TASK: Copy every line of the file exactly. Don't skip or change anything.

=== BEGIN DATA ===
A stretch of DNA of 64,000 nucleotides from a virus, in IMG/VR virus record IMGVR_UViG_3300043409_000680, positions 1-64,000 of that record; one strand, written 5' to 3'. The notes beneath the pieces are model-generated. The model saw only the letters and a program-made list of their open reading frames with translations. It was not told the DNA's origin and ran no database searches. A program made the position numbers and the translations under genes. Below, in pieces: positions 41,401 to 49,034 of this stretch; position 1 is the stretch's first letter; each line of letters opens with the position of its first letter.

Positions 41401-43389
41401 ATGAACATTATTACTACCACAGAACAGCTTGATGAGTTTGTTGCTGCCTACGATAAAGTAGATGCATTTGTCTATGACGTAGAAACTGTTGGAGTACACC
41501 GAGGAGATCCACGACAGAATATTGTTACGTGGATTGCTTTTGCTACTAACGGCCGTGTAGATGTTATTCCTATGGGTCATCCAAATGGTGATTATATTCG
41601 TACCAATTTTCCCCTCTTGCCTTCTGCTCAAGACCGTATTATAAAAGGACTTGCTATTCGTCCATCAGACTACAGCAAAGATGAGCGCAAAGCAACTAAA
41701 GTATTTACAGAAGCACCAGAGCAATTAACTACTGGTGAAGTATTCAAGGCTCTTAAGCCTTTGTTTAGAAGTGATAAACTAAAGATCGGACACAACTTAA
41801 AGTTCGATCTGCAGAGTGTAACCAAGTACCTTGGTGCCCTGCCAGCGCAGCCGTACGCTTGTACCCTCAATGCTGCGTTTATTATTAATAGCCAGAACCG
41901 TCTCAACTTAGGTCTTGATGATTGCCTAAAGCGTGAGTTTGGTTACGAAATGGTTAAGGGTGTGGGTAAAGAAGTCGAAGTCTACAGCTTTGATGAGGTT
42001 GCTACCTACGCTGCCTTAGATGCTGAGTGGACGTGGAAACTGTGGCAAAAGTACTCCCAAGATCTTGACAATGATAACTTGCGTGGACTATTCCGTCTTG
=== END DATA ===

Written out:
A stretch of DNA of 64,000 nucleotides from a virus, in IMG/VR virus record IMGVR_UViG_3300043409_000680, positions 1-64,000 of that record; one strand, written 5' to 3'. The notes beneath the pieces are model-generated. The model saw only the letters and a program-made list of their open reading frames with translations. It was not told the DNA's origin and ran no database searches. A program made the position numbers and the translations under genes. Below, in pieces: positions 41,401 to 49,034 of this stretch; position 1 is the stretch's first letter; each line of letters opens with the position of its first letter.

Positions 41401-43389
41401 ATGAACATTATTACTACCACAGAACAGCTTGATGAGTTTGTTGCTGCCTACGATAAAGTAGATGCATTTGTCTATGACGTAGAAACTGTTGGAGTACACC
41501 GAGGAGATCCACGACAGAATATTGTTACGTGGATTGCTTTTGCTACTAACGGCCGTGTAGATGTTATTCCTATGGGTCATCCAAATGGTGATTATATTCG
41601 TACCAATTTTCCCCTCTTGCCTTCTGCTCAAGACCGTATTATAAAAGGACTTGCTATTCGTCCATCAGACTACAGCAAAGATGAGCGCAAAGCAACTAAA
41701 GTATTTACAGAAGCACCAGAGCAATTAACTACTGGTGAAGTATTCAAGGCTCTTAAGCCTTTGTTTAGAAGTGATAAACTAAAGATCGGACACAACTTAA
41801 AGTTCGATCTGCAGAGTGTAACCAAGTACCTTGGTGCCCTGCCAGCGCAGCCGTACGCTTGTACCCTCAATGCTGCGTTTATTATTAATAGCCAGAACCG
41901 TCTCAACTTAGGTCTTGATGATTGCCTAAAGCGTGAGTTTGGTTACGAAATGGTTAAGGGTGTGGGTAAAGAAGTCGAAGTCTACAGCTTTGATGAGGTT
42001 GCTACCTACGCTGCCTTAGATGCTGAGTGGACGTGGAAACTGTGGCAAAAGTACTCCCAAGATCTTGACAATGATAACTTGCGTGGACTATTCCGTCTTG